Signaling Storms:- In distributed control systems, coordination is required, and as a result, signaling storms are reduced.

Battery drain on devices:-:- Cellular devices connected to 5G are unable to use their batteries for an extended period of time. Therefore, better technology must be developed to support this kind of connectivity. When using 5G technology, some users claim that their cell phones are getting hotter and hotter.

Space Debris:- Space debris is made up of a variety of particles, including microscopic particles, old satellites, rocket bodies, momentum flywheels, nuclear reactor cores, and leftover pieces from collisions or debris breaking up.

Privacy Risk:- Data, location, and identity could all pose serious privacy risks. Before being installed, the majority of smartphone applications demand specifics of the subscriber’s personal information. Threats like semantic information attacks, timing attacks, and boundary attacks primarily aim to violate subscribers’ right to privacy of where they are. In 5G mobile networks, access point selection algorithms have the potential to reveal location privacy. The various parties involved in the process, such as users, network operators, service providers, application developers, etc., should mutually agree on data usage and storage in order to solve this problem.


This is the 5G era, which has emerged following the pandemic period and is assisting in the introduction of the following generation of intelligent business applications. Despite all the advantages, these technologies also have built-in difficulties and detrimental effects, which have been emphasized in this paper. Both the public and private sectors should need some strategic approaches to find solutions to these problems.

5G holds enormous promise for the public sector and governments in terms of a variety of industries as well as our environment, but it will only succeed if governments establish industry-specific regulations as well as laws and orders to protect the environment and wildlife. It is also the duty of the government to ensure that devices and networks are well secured and safe for users. Cost is the main problem with 5G; it is very expensive. It will also be very expensive to deploy, maintain, and power the vastly increased number of base stations. As a result, the government should concentrate on creating new vertical markets in sectors like distance learning, healthcare, transportation, and utilities.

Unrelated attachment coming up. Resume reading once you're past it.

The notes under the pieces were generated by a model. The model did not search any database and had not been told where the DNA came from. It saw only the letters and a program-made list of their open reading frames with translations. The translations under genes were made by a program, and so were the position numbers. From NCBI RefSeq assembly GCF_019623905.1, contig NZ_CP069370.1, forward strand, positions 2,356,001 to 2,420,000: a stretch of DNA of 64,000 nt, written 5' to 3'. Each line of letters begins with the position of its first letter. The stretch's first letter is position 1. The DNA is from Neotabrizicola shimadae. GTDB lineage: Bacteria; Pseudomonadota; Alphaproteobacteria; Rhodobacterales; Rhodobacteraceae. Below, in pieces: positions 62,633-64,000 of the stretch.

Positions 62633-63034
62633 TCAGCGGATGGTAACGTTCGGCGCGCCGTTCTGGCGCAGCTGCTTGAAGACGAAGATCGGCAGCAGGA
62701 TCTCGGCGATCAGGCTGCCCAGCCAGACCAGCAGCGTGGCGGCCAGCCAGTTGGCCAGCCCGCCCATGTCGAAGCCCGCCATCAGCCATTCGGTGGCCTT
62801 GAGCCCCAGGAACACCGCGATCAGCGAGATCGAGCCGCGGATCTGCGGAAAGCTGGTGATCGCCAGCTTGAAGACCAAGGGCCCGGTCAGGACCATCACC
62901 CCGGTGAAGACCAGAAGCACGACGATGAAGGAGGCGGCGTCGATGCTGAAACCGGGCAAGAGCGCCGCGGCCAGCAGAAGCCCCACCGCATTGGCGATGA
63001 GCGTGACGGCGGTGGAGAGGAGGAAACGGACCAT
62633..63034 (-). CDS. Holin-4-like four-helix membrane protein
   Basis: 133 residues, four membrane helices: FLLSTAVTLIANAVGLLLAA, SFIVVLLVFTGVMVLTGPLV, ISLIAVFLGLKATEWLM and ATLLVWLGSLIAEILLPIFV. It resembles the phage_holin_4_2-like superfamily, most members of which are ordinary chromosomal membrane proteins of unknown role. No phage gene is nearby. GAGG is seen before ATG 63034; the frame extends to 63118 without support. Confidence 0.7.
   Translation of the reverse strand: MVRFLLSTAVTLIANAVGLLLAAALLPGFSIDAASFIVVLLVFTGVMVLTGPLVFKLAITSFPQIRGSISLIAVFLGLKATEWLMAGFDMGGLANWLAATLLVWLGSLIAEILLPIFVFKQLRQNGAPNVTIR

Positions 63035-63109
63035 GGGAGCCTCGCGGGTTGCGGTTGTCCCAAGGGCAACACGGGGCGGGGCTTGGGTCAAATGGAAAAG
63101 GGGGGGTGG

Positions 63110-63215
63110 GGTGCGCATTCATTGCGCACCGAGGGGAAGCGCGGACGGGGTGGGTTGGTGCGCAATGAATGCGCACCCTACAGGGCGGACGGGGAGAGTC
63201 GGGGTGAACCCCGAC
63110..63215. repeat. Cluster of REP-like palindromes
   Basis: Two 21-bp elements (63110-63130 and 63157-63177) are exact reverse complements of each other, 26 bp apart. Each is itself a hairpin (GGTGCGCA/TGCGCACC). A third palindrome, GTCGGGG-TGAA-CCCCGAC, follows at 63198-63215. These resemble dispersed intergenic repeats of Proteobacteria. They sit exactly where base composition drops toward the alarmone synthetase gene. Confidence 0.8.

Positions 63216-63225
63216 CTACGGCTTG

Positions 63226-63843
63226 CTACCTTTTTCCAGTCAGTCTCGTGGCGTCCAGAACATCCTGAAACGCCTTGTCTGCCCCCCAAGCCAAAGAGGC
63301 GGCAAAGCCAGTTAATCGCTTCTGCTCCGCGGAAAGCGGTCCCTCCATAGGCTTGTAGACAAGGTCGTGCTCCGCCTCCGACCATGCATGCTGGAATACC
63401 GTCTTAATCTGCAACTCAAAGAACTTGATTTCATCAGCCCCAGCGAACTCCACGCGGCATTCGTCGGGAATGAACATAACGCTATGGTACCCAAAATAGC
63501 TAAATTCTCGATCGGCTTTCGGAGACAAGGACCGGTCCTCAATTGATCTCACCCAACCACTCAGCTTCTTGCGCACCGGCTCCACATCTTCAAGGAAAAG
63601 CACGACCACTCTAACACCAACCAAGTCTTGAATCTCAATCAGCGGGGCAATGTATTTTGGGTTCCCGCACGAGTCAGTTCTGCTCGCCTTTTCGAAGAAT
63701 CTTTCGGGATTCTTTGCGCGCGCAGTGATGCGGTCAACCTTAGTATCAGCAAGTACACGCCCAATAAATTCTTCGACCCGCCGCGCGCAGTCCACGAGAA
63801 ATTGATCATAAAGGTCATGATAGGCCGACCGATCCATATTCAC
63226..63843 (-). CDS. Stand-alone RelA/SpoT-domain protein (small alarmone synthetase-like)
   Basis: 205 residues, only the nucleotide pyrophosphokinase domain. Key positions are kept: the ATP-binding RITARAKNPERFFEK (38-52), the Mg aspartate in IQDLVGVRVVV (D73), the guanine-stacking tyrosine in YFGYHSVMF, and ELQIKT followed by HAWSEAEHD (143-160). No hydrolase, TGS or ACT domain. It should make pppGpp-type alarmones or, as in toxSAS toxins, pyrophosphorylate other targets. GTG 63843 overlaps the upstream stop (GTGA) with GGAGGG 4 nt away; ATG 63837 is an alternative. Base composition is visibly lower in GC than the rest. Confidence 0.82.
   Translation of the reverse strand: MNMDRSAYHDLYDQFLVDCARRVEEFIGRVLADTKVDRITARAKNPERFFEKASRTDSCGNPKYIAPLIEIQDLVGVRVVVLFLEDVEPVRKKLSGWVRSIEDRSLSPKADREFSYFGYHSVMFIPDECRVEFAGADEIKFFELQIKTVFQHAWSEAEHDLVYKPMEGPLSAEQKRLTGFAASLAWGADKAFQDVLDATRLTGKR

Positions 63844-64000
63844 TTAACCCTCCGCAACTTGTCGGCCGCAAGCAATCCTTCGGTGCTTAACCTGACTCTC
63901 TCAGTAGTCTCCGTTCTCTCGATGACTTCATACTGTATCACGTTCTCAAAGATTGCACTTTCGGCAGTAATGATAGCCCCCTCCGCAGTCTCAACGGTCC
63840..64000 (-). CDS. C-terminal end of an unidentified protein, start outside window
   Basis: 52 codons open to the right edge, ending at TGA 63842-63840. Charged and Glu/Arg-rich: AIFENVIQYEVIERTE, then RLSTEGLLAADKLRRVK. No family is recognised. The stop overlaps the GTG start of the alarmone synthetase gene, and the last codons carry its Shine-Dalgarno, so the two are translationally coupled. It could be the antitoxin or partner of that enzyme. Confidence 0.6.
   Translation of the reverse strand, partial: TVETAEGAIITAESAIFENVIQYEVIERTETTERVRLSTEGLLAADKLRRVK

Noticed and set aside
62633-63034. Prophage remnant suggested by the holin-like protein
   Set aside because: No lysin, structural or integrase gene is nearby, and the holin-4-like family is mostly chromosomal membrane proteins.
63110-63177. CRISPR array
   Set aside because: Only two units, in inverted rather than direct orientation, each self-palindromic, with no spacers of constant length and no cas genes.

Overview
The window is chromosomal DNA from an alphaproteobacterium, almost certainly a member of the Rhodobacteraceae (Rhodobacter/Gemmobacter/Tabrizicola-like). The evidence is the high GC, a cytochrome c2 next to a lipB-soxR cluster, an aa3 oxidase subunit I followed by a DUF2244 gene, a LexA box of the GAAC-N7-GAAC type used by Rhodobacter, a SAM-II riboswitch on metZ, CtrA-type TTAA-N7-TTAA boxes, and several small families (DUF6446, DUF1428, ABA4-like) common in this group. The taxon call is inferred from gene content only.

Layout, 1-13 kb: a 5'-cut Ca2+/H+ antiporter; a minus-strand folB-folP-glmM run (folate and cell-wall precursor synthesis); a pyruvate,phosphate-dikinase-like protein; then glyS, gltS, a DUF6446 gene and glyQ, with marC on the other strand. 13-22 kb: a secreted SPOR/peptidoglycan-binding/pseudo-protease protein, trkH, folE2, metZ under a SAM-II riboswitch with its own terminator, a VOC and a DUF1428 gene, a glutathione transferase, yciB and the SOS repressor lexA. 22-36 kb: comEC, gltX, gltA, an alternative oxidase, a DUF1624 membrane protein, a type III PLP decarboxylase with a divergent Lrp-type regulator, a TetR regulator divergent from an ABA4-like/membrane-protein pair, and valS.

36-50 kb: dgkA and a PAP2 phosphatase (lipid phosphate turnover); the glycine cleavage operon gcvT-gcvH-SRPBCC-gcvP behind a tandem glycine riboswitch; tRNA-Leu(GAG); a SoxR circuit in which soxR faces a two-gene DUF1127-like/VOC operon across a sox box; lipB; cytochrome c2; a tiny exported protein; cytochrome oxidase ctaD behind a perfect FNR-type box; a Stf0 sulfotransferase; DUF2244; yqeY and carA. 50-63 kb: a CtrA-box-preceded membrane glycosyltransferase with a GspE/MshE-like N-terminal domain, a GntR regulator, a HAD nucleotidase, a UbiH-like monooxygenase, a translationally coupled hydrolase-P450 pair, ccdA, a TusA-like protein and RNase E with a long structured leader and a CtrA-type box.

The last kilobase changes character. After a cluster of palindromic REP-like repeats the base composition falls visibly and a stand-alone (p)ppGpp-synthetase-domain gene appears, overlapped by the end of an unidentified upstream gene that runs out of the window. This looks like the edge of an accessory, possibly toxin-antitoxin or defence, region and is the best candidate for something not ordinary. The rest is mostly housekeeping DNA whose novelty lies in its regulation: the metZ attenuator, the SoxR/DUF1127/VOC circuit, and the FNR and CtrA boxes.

Consider how 5G can enable improvements and opportunities for the private sector and businesses as they evaluate their business models and operational procedures. Additionally, they will need to work closely with partners across a variety of industries, such as technology, media, and retail, and they will also need to combine 5G with other enabling technologies, like AI and IoT.

References: –

  1. “Minimum requirements related to technical performance for IMT-2020 radio interface” by Radio communication Sector of ITU (ITU-R).
  2. Flynn, Kevin, ” workshop on 3GPP submission towards IMT-2020″ by 3GPP. organization.
  3. News related to Indian economy from The Economic Times and
  4. “Positive 5G outlook Post COVID-19: What Does it mean for avid gamers?” by Forest Interactive .
  5. ” Overview of 5G Security Challenges and Solutions “by Ijaz Ahmad, Tanesh Kumar, Madhusanka Liyanage, jude Okwuibe, Mika Ylianttila, Andrei Gurtov.
  6. ” On the Flexibility and Autonomy of 5G wireless Networks” by M. Simsek, D. Zhang, D. Ohmann, M. Matthe, G. Fettweis in IEEE Access, 2017
  7. some Data source from Internet websites like:- Wikipedia, Investopedia, TechTarget, Research Gate etc.
  8. ” Latency critical IoT Applications in 5G : Perspective on the Design of Radio interface and network Architecture” by P. Schulz et al.
  9. Proceedings of the 11th IEEE International Symposium.